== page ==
I have always been a little bit confused about why bajar and subir are used to talk about getting off , or on, or into a plane, a train, or a car. I would always translate these verbs literally. My brain could not comprehend why bajar is used to express getting out of a form of transportation and why subir is used to express getting into one. For example, I would understand a sentence such as Enrique subió al tren to mean Enrique goes up to the train. I would think that a sentence using bajar, such as Alicia bajó del coche, meant Alicia got down from the car. But thanks to The Spanish Dude, I now get it! Jordan has just posted a new Spanish Tidbit Video on his website, The Spanish Dude, which explains that subir is used to say to get on or to get in, and bajar is used to say to get off of or to get out of. Therefore, Enrique subió al tren means Enrique got on the train.Alicia bajó del coche means Alicia got out of the car. It’s so obvious now! I don’t know why I had such confusion and misunderstanding about the use of these to verbs regarding modes of transportation, but I am grateful to have been able to watch this video and learn more.
You can watch Bajar & Subir below and at The Spanish Dude. The video begins with a man named Junior from Canada who introduces Jordan. Then Jordan goes on to explain some of the many different meanings of these 2 verbs. He also talks about their reflexive forms toward the end of his presentation. I hope this video gives you a better understanding of these tricky verbs!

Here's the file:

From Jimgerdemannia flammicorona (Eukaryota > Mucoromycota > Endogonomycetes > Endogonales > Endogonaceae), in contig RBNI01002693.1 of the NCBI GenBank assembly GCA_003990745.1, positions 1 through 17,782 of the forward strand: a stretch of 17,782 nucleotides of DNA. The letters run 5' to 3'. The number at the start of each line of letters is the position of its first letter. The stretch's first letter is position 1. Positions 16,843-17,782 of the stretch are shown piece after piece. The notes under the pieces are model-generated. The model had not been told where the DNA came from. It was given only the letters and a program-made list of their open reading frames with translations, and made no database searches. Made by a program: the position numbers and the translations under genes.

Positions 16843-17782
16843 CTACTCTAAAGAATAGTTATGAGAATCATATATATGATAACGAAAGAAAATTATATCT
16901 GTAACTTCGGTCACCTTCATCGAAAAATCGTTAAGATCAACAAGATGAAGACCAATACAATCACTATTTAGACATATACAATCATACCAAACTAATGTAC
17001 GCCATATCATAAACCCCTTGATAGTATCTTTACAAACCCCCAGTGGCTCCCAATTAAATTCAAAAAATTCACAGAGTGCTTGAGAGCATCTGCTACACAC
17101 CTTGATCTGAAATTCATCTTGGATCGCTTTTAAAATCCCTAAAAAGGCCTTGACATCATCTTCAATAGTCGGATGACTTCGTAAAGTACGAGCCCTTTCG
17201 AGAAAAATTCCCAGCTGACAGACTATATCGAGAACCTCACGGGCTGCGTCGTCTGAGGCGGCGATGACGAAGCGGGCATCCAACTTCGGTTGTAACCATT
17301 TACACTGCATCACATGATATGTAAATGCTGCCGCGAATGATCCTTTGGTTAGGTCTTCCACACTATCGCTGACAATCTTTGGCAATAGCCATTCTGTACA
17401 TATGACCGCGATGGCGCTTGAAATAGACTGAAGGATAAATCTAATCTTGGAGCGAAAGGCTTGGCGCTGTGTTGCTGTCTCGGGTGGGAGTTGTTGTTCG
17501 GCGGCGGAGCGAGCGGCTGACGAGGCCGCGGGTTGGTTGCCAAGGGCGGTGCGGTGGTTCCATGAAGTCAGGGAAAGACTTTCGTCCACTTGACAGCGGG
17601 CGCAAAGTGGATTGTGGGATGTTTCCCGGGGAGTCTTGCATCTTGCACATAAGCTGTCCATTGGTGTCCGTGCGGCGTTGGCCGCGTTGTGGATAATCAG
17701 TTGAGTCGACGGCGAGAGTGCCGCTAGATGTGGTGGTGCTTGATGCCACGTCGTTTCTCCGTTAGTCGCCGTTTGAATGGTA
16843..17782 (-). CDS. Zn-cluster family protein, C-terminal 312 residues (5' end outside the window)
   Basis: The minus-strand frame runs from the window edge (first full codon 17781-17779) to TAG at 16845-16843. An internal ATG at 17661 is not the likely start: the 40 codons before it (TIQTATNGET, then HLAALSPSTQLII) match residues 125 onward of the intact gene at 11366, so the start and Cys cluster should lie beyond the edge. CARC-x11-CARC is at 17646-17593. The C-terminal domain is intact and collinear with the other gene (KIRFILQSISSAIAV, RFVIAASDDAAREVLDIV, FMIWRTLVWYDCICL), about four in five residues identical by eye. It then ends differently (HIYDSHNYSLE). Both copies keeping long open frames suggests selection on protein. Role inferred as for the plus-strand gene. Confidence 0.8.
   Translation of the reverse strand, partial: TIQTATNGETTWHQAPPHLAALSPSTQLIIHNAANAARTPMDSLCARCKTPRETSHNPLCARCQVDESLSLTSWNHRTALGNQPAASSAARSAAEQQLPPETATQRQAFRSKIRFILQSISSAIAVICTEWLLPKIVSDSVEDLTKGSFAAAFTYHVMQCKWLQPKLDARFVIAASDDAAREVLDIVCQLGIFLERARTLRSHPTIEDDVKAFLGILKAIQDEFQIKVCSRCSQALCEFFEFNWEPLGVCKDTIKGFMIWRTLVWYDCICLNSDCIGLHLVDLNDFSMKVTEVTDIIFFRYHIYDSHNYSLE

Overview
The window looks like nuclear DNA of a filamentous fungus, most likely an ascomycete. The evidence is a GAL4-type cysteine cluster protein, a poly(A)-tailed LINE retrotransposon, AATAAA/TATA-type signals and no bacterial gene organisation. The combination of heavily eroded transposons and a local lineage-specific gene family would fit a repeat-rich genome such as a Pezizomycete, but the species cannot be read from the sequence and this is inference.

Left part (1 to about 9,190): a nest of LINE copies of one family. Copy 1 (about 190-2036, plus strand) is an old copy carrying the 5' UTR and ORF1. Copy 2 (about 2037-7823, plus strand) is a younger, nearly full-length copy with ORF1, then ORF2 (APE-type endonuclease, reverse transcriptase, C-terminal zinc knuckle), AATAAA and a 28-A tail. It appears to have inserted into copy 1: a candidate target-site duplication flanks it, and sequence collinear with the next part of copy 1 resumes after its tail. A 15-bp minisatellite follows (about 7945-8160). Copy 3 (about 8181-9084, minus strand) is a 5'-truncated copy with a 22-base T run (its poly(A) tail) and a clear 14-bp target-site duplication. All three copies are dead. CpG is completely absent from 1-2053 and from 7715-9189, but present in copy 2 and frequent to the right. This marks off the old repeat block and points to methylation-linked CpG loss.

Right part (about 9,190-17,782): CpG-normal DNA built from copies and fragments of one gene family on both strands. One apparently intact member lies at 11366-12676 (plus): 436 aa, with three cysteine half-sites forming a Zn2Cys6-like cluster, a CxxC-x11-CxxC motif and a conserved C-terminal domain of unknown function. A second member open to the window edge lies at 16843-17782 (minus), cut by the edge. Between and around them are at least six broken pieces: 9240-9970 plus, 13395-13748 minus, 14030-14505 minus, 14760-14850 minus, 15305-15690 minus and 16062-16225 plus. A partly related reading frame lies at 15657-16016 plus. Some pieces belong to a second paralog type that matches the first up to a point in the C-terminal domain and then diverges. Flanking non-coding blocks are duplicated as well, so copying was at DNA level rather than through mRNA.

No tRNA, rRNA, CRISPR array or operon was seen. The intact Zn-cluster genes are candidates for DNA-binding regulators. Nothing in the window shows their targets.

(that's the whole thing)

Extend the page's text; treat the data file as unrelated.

Today I watched a video made by Professor Juan Fernández at his Español Con Juan YouTube channel where I learned 4 different colloquial expressions that can be used to express the fact that something is just awfully dull or of little interest. In Cómo sonar más natural en español, Juan talks about how important it is to learn colloquial and slang phrases in order to improve the fluidity and spontenaeity of your conversations. Juan gives an example of 2 people leaving a movie theater. They speak about how boring the film was that they had just viewed. You may already be familiar with the expression ¡Qué aburrido!. But other ways to say how boring are: ¡Qué rollo!, ¡Qué paliza!, and ¡Qué muermo! They all essentially mean What a drag! or What a bore!.